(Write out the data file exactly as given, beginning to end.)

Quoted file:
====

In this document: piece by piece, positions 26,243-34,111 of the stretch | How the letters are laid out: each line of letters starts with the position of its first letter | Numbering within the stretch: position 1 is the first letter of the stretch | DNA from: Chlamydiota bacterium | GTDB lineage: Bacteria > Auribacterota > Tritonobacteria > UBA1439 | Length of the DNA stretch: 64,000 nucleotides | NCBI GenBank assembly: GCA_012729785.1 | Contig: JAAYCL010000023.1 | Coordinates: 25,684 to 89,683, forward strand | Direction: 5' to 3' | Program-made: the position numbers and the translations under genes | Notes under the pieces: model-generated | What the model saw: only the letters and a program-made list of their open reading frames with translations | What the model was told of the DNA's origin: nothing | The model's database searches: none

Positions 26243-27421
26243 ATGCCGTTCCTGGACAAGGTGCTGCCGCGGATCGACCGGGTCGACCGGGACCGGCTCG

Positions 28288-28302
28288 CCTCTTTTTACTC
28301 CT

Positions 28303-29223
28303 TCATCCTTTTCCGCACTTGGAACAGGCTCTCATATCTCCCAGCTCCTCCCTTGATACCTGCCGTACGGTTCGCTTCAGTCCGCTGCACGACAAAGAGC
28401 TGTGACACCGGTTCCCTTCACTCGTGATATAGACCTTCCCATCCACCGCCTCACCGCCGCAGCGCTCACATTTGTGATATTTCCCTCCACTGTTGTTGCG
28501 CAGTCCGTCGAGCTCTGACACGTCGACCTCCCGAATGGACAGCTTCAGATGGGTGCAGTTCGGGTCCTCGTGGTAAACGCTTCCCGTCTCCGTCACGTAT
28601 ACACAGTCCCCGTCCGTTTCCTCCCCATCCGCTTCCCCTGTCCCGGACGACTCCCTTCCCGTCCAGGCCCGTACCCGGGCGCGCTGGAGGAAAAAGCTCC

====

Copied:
In this document: piece by piece, positions 26,243-34,111 of the stretch | How the letters are laid out: each line of letters starts with the position of its first letter | Numbering within the stretch: position 1 is the first letter of the stretch | DNA from: Chlamydiota bacterium | GTDB lineage: Bacteria > Auribacterota > Tritonobacteria > UBA1439 | Length of the DNA stretch: 64,000 nucleotides | NCBI GenBank assembly: GCA_012729785.1 | Contig: JAAYCL010000023.1 | Coordinates: 25,684 to 89,683, forward strand | Direction: 5' to 3' | Program-made: the position numbers and the translations under genes | Notes under the pieces: model-generated | What the model saw: only the letters and a program-made list of their open reading frames with translations | What the model was told of the DNA's origin: nothing | The model's database searches: none

Positions 26243-27421
26243 ATGCCGTTCCTGGACAAGGTGCTGCCGCGGATCGACCGGGTCGACCGGGACCGGCTCG

Positions 28288-28302
28288 CCTCTTTTTACTC
28301 CT

Positions 28303-29223
28303 TCATCCTTTTCCGCACTTGGAACAGGCTCTCATATCTCCCAGCTCCTCCCTTGATACCTGCCGTACGGTTCGCTTCAGTCCGCTGCACGACAAAGAGC
28401 TGTGACACCGGTTCCCTTCACTCGTGATATAGACCTTCCCATCCACCGCCTCACCGCCGCAGCGCTCACATTTGTGATATTTCCCTCCACTGTTGTTGCG
28501 CAGTCCGTCGAGCTCTGACACGTCGACCTCCCGAATGGACAGCTTCAGATGGGTGCAGTTCGGGTCCTCGTGGTAAACGCTTCCCGTCTCCGTCACGTAT
28601 ACACAGTCCCCGTCCGTTTCCTCCCCATCCGCTTCCCCTGTCCCGGACGACTCCCTTCCCGTCCAGGCCCGTACCCGGGCGCGCTGGAGGAAAAAGCTCC